Lake Sakakawea, located just south of Williston, attracts several species of fish, especially near the Garrison Dam area of the lake. Walleye, northern pike, Chinook salmon, white bass, yellow perch, crappie, sauger, rainbow trout and brown trout are found in these waters. The salmon stay in the lower portion of the lake, where the waters stay cooler. The lake has more than 1,300 miles of shoreline, and almost all of it is publicly owned, so this lake is a very popular fishing spot.

The Central Missouri River flows from Garrison Damn into Lake Oahe south of Bismarck and Mandan. In the river just below the dam, the area is called the Garrison Damn Tailrace and is one of the best places to fish in North Dakota. Chinook salmon, brown trout, rainbow trout and cutthroat trout caught here have given state record honors to the anglers who caught them. Walleyes are found throughout this area of the River, running mostly in the spring and fall seasons.

Lake Oahe covers 60 miles of North Dakota and 120 miles of South Dakota, ending at the Oahe Dam in Pierre, South Dakota. North Dakota’s portion of this lake has a fishery of northern pike and walleye, along with the occasional catch of crappie, catfish and white bass.

Devils Lake is the largest lake in North Dakota, and it has the fish population to match. Northern pike, walleye, white bass and crappie are caught on the lake year-round, though anglers must go ice fishing in the winter months to get to these fish. Perch are also prevalent in the Devils Lake.

The Red River of the North joins the Ottertail and Bois de Sioux Rivers near Wahpeton, on the border of North Dakota and Minnesota. This river is one of the best rivers in the country for catching catfish.

Throughout North Dakota, there are many other area lakes, springs, dams, rivers and streams. No matter where you are in the state, you more than likely will be able to find a hot public fishing spot. Contact the Game and Fish Department at (800) 435-5663 for more information.

Resident fishing fees for 2006 are as follows: The initial Fishing, Hunting and Furbearer Certificate (to which any purchased licenses and stamps will be affixed) is $1.00. An individual season fishing license for anyone age 16 or older is $10.00. A husband and wife couple can purchase a season license for $14.00. Senior Citizens (age 65 and older) can buy a season license for $3.00 and a Paddlefish Tag (limit 1 fish – good for all ages) is $3.00. The above prices are good for the entire year.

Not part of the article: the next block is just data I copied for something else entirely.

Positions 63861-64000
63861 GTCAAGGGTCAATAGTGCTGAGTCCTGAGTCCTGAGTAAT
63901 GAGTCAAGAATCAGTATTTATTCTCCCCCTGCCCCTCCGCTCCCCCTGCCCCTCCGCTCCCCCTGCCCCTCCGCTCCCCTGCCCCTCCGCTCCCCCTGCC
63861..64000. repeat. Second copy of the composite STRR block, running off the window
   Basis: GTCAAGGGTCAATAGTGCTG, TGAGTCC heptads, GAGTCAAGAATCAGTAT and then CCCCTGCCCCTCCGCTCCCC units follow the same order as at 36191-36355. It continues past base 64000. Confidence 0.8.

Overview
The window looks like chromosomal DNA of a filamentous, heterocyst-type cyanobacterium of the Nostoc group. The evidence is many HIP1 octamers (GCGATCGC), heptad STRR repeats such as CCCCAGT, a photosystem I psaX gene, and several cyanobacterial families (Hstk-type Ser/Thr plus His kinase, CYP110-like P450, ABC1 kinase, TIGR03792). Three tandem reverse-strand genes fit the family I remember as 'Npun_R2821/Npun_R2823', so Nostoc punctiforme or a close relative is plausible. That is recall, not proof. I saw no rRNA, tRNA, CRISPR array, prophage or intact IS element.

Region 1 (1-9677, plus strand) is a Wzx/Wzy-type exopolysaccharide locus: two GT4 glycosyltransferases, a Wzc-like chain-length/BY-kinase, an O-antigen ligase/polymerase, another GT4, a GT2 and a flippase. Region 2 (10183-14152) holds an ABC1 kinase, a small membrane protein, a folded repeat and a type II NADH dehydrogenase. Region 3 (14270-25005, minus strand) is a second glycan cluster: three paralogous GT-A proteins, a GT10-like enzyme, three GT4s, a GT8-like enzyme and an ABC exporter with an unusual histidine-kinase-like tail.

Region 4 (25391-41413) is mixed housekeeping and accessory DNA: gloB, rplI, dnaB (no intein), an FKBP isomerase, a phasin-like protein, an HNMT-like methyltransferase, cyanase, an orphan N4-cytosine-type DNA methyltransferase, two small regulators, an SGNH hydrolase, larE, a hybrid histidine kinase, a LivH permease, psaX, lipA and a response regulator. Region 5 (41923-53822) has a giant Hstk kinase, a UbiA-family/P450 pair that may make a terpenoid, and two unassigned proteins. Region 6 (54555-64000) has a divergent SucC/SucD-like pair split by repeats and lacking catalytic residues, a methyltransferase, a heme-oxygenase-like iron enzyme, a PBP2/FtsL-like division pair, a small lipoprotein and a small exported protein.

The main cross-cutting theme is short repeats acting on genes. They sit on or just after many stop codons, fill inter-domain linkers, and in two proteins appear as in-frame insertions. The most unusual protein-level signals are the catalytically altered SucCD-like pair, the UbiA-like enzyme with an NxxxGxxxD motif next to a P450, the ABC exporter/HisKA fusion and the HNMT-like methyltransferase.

Nonresident fishing fees for 2006, though more expensive than resident fishing fees, are still very affordable in North Dakota. The initial Fishing, Hunting and Furbearer Certificate (to which any purchased licenses and stamps will be affixed) is $2.00. An individual season fishing license for anyone age 16 or older is $35.00. A husband and wife couple can purchase a season fishing license for $45.00. An individual 7-day license is $20.00, an individual 3-day license is $15.00, and a Paddlefish Tag (limit 1 fish – good for all ages) is $7.50.

Residents and nonresidents under 16 years old do not need a fishing license, if they are accompanied by an adult who has a valid fishing license.

Depending on the area of North Dakota where you are fishing, and the type of fish you are catching, various size and possession limits do apply. Before you go fishing in North Dakota, be sure you are aware of local limits and regulations. You can normally get a copy of recent area fishing regulations from wherever you purchase your license, or by contacting the Game and Fish Department office.

For a complete hunting and fishing guide that will include tips, licensing instructions and information about hunting and fishing regulations in North Dakota, contact the Game and Fish Department at (800) 435-5663.

North Dakota Game and Fish Department
Main Office
100 North Bismarck Expressway
Bismarck, ND 58501-5095
E-mail: ndgf@state.nd.us
Toll-free Phone: (800) 435-5663
Local Phone: (701) 328-6300
Fax: (701) 328-6352